In the midst of his fiery pain Job was able to remember the many wonderful things from God before asking, “Should I expect to never have anything bad happen to me?”
I think Job was in better shape than I was. He seemed to take a lot of comfort in that pit he sat in with ashes on his head. I had no such pit, no ashes to give me peace. I had to keep going and try to make the most of what was left of my life. Somehow I envied him getting to give up and grieve. I didn’t have time to grieve!
Almost overnight, I felt as if everything in my life as I had known it was over. And it was. I was broken and I didn’t know how to put myself back together. And yet, standing there, holding Harriett’s hand, I realized something else. I could walk out of the nursing home anytime. I could go to my home and cook supper and take the trash out and mop the floor. These were activities that she would never do again.
Karen Brode is a senior contributor for Jet Planes and Coffee. She grew up in Denison, TX and graduated from Denison High School in 1972. She took courses at Southeastern Oklahoma State University and worked in a church office for 25 years. She and her husband, Gary, have been married 39 years and they have one son, Brandon. Karen’s hobbies are writing, sewing, and gardening.
By Karen Brode
Mother and I sat on the front porch steps contemplating the inky night sky pierced with stars that looked like pin pricks in fabric overhead. I wondered if heaven was just on the other side of the sky shining down on us in the form of stars.
My father had taught me many of the constellations. We had often watched the night sky together.
“There’s the Big Dipper,” he would say.
And then I would bounce up and down pointing. “And there’s the Little Dipper!”
“This night reminds me of the night Cleo got bit by the rattlesnake,” Mother said. She made it sound so normal, like it was a rite of passage for everyone.
“It was a quiet, still summer night, not the kind of night that you would think something bad would happen.”
Instinctively, I raised my feet up a step, just in case.
“How old was Cleo?” I asked. In my childish eight-year-old mind, it was hard for me to grasp the idea that old people had once been children. Even though I had seen pictures of my mother when she was young, it still didn’t quite register that she had been a child at one time. And yet, I knew on the other side of that coin, I would someday be old. Still, I couldn’t imagine being that old.
All my life I had heard about my mother’s childhood. It was something of a myth to me. She had all the things I longed for—three brothers and three sisters. And she had to share a bed with her sisters. My childhood was lonely. I thought it would be such fun to blend into a large family.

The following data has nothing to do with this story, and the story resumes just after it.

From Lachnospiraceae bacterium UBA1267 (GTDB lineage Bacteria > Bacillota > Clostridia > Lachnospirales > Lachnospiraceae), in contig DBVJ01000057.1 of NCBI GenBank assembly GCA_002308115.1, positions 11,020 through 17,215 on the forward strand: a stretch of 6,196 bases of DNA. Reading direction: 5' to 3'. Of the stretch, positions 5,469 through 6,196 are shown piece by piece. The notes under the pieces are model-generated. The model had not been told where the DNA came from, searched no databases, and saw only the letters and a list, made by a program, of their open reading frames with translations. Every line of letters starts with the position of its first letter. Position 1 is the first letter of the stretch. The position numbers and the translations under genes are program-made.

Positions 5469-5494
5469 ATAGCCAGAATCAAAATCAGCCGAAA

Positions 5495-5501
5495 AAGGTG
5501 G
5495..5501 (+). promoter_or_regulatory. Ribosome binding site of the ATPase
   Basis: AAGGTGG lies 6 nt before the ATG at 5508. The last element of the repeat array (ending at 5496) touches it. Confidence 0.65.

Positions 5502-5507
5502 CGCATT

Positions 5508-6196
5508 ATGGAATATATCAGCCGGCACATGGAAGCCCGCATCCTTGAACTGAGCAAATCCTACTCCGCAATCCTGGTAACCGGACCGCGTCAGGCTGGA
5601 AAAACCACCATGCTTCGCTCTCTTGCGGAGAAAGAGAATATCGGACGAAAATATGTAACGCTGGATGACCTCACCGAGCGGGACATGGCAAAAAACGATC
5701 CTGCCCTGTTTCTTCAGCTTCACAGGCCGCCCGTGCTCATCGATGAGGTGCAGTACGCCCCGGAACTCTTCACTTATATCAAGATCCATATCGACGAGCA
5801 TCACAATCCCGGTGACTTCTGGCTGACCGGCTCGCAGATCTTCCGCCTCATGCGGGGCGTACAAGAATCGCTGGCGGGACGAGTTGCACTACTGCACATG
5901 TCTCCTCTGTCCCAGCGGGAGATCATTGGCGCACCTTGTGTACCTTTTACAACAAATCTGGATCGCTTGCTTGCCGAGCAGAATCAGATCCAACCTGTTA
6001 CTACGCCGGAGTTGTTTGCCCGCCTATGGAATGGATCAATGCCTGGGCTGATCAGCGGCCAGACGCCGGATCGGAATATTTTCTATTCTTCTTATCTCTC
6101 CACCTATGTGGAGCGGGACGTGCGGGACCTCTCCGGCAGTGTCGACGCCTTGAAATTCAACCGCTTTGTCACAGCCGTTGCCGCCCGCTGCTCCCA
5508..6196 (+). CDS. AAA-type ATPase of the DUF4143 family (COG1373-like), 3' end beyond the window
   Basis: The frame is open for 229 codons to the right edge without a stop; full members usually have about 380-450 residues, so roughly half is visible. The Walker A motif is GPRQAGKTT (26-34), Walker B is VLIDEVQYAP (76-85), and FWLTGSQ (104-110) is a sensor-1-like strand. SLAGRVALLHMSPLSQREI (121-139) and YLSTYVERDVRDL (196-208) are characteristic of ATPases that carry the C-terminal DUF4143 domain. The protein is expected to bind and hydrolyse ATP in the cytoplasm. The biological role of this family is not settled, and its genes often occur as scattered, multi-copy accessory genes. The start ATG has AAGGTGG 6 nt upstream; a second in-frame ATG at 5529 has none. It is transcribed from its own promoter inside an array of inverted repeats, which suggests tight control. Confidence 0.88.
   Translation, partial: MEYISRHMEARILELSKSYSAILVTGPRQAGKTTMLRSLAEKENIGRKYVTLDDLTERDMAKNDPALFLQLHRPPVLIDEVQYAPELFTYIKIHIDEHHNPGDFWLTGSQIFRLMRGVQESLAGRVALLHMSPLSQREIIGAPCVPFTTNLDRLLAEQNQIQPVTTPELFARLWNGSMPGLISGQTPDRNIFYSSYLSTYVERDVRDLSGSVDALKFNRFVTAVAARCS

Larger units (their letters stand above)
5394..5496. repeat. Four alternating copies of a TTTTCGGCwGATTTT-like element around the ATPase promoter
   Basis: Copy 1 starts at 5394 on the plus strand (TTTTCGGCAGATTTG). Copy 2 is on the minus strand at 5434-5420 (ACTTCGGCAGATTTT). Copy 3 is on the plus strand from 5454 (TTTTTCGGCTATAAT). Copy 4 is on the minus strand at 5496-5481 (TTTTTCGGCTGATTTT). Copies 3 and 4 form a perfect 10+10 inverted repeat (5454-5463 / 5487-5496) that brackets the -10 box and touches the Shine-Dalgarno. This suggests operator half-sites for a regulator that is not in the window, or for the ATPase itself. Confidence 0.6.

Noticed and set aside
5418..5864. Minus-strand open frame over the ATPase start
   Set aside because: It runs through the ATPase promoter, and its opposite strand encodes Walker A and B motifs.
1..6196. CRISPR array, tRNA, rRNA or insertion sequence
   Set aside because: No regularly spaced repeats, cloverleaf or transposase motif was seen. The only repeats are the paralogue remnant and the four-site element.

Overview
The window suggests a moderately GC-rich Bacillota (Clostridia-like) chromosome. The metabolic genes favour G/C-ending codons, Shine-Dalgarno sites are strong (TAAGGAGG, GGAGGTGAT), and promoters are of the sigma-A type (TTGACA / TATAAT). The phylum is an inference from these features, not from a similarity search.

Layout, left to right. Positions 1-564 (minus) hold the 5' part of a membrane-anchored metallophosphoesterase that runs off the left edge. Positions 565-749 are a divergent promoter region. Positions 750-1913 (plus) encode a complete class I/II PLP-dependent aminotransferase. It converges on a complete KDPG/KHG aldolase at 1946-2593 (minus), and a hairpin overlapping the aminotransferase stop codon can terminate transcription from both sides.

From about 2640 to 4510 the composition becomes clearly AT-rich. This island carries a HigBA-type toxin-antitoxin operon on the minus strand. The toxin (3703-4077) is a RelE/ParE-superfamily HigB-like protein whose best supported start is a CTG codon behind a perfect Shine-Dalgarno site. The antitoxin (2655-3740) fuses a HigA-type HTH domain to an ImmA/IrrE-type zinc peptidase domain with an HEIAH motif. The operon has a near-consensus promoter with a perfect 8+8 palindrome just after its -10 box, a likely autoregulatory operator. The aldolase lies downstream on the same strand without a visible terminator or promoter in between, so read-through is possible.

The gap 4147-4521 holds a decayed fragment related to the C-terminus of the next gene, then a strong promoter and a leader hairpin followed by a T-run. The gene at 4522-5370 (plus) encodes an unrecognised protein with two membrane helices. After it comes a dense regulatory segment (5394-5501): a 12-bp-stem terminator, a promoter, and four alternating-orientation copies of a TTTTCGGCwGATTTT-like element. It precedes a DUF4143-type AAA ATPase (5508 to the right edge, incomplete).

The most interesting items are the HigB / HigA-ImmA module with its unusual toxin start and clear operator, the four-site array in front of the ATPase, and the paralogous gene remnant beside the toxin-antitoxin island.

Mother stared up into the sky, her eyes seeming to calculate the heavens. “I believe that was the summer Cleo was eleven,” she said. Then she nodded and pressed her lips together. “Yes, she would have been eleven because I was nine.”
“I’m almost nine,” I said. I tried to look past the lines on my mother’s face and see the smallness of a child, but I still couldn’t see her as a kid.
“We were playing hide and seek just about this time of night,” she went on. “It was that in-between time between sunset and full dark. There were lightning bugs all over the place back then.”
In my mind, I could see lightning bugs everywhere. I knew we had lightning bugs too, but the way Mother told it, there were so many in her day that you didn’t need a flashlight to see in the dark.
She paused and looked out beyond our house, beyond our street. I did the same, sure we were both looking for the onslaught of lightning bugs to light up the night.
Finally, she continued. “It was Cleo’s turn to hide and she went out by the well and crouched down. I don’t think she was out there but a second or two when we heard her scream!”
I felt my chest tighten at the thought of this. Even though I knew Cleo had survived—she lived just over a few streets from us in the same town—I still had to ask, “Then what happened?”
“Well, Poppa went running to the sound of her screaming. He grabbed her up and ran to the house with her. We knew right away it was a snake that had bit her. Blood was oozing out of two little holes on her ankle and it was swelling fast.”
My stomach felt a little queasy thinking about it, but I leaned forward anyway.
“My brother Leon was fourteen at the time. Being the oldest, he took the coal oil lamp out by the well to try to see what kind of snake it had been.”
She closed her eyes then and seemed to transport back in time as she continued.
“I remember Cleo was completely white even in the dimly lit parlor. Her heart was beating so fast and she was having trouble breathing. Poppa laid her out on the divan.
“Mama just screamed, ‘Get the doctor, get the doctor!’ over and over. She wasn’t very good in a crisis. No matter how many times Poppa told her to calm down, she never did.
“I don’t know how long it took the doctor to arrive, but he got there and immediately put a tourniquet around Cleo’s ankle to try to keep the poison from going past her ankle. Of course, by then, some of it had probably already traveled all over her body.”
I shivered. The idea of poison going all through my body terrified me.
“Before long, Leon brought up the dead snake. The doctor and Poppa looked at each other with dread when they saw the rattler still rattling.”
A neighbor walked by just then, crunching through some gravel. I jumped at the sound of it, but was relieved to see it was a person and not a snake.
Mother continued. “Cleo writhed in pain like that for what seemed like forever. She was out of her head. Our momma cradled her and rocked her back and forth. Cleo was somewhere between life and death. She kept telling Momma that she saw Jesus, and Momma looked at Poppa with such fright.